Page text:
And so I sat with these thoughts for another week. This idea that, although freedom is overwhelming, God wanted it for me. He wanted me to experience it, knowing I would be uncomfortable and I might mess it up. He wanted me to have the chance to make the choice for myself. He loved me enough to want me out of the bondage that took away my choices, even knowing that those choices might turn out to be a mess. But I just couldn’t let it go. Inside I was like, “OK. I can understand that. I can even appreciate it. But what’s the point? Those people in Exodus were miserable. Most of them died before they even saw the promised land. Were they any better off for having their freedom? Is that what’s going to happen to me too? I was free for the sake of freedom but then nothing ever gets better? I never feel a sense of purpose again? I never feel a sense of fulfillment? I never find my people or my niche? I just wander around for the rest of my life like the Israelites in the desert until God gets frustrated with my complaining and my questions and just lets me die?” (I know. I’m a little dramatic, but this is me. Sometimes I’m a little too much, but it is what it is).
And then for a few days I stopped thinking about it at all. I got caught up in work, and I had a few books I was reading, and there was just life. But this weekend I woke up and I was looking through my mom’s journals, hoping to find something about Abraham and Isaac (my current wrestling match), and instead I found this: a brief description of where I’d been, where I am, and where I hope I’m going.
My mom had literally outlined in three points, the purpose of Egypt, the Wilderness, and the Promised Land. And that’s when it came to me. “Your problem is the same as the one the Israelites faced. They thought they were going straight from Egypt to the Promised Land, and when they found themselves in the Wilderness they were angry and frustrated and they didn’t understand the process. You’re not supposed to be happy and content and fulfilled in the wilderness. The wilderness is where you learn what you need to learn so you’ll be prepared for the Promised Land.”
We are not meant to find contentment in the wilderness. We are not meant to stay there forever. But we are also not meant to go straight from captivity to the Promised Land. If that were our journey, if we circumvented the process and the order that God has set up, then upon discovering that there were giants to fight to defend our land, we would stumble and be struck down. We would be unprepared. Exodus 13:17 says, “When Pharaoh let the people go, God did not lead them on the road through the Philistine country, though that was shorter. For God said, “If they face war, they might change their minds and return to Egypt. So God led the people around the desert road towards the Red Sea. The Israelites went up out of Egypt armed for battle.”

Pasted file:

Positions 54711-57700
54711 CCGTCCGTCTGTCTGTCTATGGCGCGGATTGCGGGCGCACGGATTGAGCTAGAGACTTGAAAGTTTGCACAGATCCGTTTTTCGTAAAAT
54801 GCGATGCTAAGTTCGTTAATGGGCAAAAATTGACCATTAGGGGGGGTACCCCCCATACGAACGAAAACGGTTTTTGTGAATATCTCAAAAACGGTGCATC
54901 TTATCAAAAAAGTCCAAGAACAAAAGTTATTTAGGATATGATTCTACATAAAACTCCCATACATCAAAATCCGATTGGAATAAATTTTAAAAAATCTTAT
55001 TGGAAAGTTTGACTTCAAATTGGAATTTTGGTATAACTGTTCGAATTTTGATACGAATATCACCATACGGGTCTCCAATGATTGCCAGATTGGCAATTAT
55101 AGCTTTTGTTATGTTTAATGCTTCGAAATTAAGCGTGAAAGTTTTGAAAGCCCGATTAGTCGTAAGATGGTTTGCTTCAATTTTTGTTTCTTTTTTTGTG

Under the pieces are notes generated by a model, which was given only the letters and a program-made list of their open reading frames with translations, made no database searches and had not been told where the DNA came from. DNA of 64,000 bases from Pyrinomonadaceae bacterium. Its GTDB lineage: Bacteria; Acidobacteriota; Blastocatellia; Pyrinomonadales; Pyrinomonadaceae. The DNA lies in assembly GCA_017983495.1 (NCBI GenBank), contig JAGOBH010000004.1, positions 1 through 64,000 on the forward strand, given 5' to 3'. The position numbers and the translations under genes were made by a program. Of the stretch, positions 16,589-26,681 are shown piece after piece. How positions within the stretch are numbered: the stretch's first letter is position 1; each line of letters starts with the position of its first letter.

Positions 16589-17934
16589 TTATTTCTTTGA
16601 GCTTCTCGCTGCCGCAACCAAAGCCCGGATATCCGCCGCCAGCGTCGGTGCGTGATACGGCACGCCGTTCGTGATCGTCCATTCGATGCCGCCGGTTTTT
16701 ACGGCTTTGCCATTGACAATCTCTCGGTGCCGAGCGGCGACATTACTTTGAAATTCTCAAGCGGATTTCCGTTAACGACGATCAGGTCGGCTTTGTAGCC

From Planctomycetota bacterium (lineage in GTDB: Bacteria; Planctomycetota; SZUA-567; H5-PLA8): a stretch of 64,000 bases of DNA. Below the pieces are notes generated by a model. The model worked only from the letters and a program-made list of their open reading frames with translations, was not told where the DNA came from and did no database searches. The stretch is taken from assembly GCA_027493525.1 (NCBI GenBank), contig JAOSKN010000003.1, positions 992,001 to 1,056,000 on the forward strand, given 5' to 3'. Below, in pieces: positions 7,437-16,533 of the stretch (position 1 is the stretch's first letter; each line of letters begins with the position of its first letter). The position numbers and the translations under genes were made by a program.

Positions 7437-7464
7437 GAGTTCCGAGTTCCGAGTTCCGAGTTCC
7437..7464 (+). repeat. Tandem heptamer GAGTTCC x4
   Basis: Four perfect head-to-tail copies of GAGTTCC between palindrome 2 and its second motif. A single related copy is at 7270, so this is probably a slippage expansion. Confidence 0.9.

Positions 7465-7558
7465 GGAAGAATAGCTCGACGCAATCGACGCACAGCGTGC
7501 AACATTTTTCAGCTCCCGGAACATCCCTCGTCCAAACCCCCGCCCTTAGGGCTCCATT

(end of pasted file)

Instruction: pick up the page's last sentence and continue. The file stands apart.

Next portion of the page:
They thought they were ready to fight anything, but there was no one to fight. No one except for their own will. They had to learn to trust. They had to learn to take one step at a time without any clear answers. They had to learn that God was sufficient, and that they were insufficient in themselves. They had to learn dependence on their creator before they would be ready for the Promised Land. I came out of Egypt in my battle clothes, ready to fight someone on every corner because they all felt like a threat. After living in a defensive posture for so long, there was no other way to exist in my mind. But in the wilderness, around every tree looking for an enemy, instead I find only mirrors, showing me myself. Who I am, a person so completely different from who I imagined, waiting to be given clear direction for next steps. Like the Israelites I grumble and I complain. I lament the loss of the predictability of captivity. I long for Egypt as if it were a place of ultimate comfort, as if it were the Promised Land itself. And yet God is showing me how to die out to myself, how to release the old coping mechanisms, and step into the position of soldier when I’m ready, but not yet. He’s showing me that, before, I had to fight to survive. Now is not my time to fight, it’s my time to trust. My time to look for manna on the ground and quail and water from the rock. My time to trust in the sufficiency of God so that when I fight a battle bigger than I can win, I know who can help me fight it. The Promised Land was inhabited by giants. Giants that would’ve seemed impossible to fight if not for the trust in God that the people learned in the Wilderness.
My Crazy Lady likes to tell me that my relationship with my mom isn’t over, that it’s just changed. That she still talks to me, and I still talk to her, and that the same God that she taught me to follow and love lives in me still, leading me just like He led her. Finding notes like this, I think she’s right. Maybe there was even a time when my mom longed for Egypt too. I guess what I’m saying is, if you’re not happy with where you are now, and you don’t see a purpose, just remember that maybe this is not your Promised Land. This is just your wilderness. You don’t go right from Egypt to Canaan. There’s a desert in the middle. If you’re not seeing the milk flowing with honey right now, you haven’t arrived yet. But you’re on your way if you don’t give up. This is preparation season. Wear your battle clothes, stay alert, and keep putting one foot in front of the other.
One thought on “Longing for Egypt”
What a post full of Riches!! I love that song too, and I’m familiar with Victor Frankl’s writing also…and I LOVE the story of the Exodus from Egypt. I read the Bible through each year–and it’s a favorite section…because I love and admire Moses. I’m at the part again where he’s giving his last speech to the Israelites before he’s going to die (and not see the Promised Land)–I get so sad, weepy. Thanks for sharing this with us–God bless you Abundantly!